Today’s guest post comes from Mike James:
11 Cat Breeds That Love Water – Who Knew
How does your cat feel about water? Does he like to get wet? Play in puddles? Take a bath? And the ultimate: Does your purry companion enjoy a swim in the pool now and again? By now, you’re probably sniggering into your morning cuppa at the very idea because we all know that cats hate water. Or do they?
Think about it – it’s normal for many Big Cats in the wild to treat lakes and rivers as part of their natural habitat. Tigers and jaguars, for instance, are excellent swimmers and often live near water. There’s even a ‘fishing cat’, a medium sized wild cat from West Bengal, that can often be seen hunting along the edges of watercourses, happy to dive in to catch prey and swim long distances.
Are our domesticated moggies really that different?
You might be surprised to hear that many cat breeds actually don’t mind being in and around water, and some absolutely love it. Here, Mike James – a cat lover and regular contributor affiliated with Compass Pools takes a closer look… So, if your feline friend seems to have a strange affinity with the wet stuff, dig a little deeper into his family tree and perhaps you’ll find evidence of one of these 11 breeds.
- Maine Coon
Big, furry and highly intelligent, Maine Coon cats have a history of working on ships to help with pest control. Their fur is dense and water repellent, meaning these felines can withstand cold temperatures with ease. Maine Coons are said to be fascinated by water wherever they find it, including splashing around in their water bowls, toilet bowls and bath tubs. Apparently, they’re quick to learn how to turn a tap on too. Here’s Lenny, learning to swim:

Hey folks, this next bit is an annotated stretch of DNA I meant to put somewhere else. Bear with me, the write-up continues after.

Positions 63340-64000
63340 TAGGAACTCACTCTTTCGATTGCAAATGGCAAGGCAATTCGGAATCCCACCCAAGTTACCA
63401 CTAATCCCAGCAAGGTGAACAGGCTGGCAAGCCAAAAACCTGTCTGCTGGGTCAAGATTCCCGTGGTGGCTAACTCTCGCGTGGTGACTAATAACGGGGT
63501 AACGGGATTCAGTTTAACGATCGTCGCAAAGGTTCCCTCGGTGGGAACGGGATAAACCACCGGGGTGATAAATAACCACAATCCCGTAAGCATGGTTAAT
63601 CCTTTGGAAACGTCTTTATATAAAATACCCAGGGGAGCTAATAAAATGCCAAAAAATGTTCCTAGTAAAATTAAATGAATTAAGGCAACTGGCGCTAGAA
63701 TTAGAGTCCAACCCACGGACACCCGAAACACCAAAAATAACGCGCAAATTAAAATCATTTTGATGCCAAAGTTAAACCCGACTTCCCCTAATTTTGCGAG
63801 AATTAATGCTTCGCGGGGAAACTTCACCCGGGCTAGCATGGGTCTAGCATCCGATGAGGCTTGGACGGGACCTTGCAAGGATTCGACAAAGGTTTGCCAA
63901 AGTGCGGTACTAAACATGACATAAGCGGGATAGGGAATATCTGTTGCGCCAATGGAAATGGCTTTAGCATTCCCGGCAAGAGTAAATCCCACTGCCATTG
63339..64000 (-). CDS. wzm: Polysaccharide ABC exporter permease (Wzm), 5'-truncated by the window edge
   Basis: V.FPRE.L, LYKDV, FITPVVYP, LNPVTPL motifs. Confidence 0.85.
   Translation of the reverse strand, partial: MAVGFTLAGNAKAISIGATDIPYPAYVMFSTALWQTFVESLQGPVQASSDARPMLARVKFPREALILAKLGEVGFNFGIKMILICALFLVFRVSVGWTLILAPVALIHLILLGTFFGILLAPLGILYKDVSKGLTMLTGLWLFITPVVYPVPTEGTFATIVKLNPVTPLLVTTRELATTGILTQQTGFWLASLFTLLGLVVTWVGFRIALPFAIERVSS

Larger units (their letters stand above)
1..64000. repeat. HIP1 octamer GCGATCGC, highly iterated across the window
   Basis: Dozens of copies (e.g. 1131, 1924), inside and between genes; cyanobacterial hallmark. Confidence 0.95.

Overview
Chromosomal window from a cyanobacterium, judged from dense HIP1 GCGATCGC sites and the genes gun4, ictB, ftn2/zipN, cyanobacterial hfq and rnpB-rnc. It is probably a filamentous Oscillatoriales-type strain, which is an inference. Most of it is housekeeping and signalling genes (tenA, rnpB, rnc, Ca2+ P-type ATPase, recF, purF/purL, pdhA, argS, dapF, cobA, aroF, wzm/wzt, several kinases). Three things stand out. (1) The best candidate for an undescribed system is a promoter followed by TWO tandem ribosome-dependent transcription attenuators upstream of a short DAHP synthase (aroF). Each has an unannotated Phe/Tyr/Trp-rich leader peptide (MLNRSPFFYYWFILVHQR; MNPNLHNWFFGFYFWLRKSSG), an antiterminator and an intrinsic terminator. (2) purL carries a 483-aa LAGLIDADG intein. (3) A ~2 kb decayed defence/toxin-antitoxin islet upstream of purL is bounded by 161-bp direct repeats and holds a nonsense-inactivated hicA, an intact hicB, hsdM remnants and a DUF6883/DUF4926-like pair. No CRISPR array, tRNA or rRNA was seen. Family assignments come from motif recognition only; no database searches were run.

- Norwegian Forest
A cousin of the Maine Coon, the gorgeous ‘Wegie’ also has a thick water-repellent resistant coat that’s designed to keep him warm and dry in the harsh Norwegian climate where this natural breed comes from. Indeed, Norwegian folklore has it that these cats were Viking family pets. Norwegian Forest Cats are excellent hunters, with prey including birds, rodents and fish – watch out if you have a fish tank or garden pond! They are said to have a particular affinity for water.
Originally from Ethiopia and the coastal areas of the Indian Ocean, this active fun-loving breed is believed to be the oldest domesticated cat. It’s an energetic breed that is always on the go, needing a lot of attention. Abys are said to have an unusual liking for water and love splashing around in bowls, showers or outdoors. Leave the tap running and they can have hours of fun. In fact, your Aby cat is intelligent enough to learn to turn it on without your help!
A short tailed breed from the Isle of Man in the Irish Sea, the Manx cat is an intelligent and very social breed that loves company and enjoys dog-like ‘fetching’ games. As an island cat, it’s perhaps not surprising that this breed is said to love swimming in the sea. Entertain your cat with a simple water dish or invite him to join you in the shower – or the swimming pool, like this cat:
- American Bobtail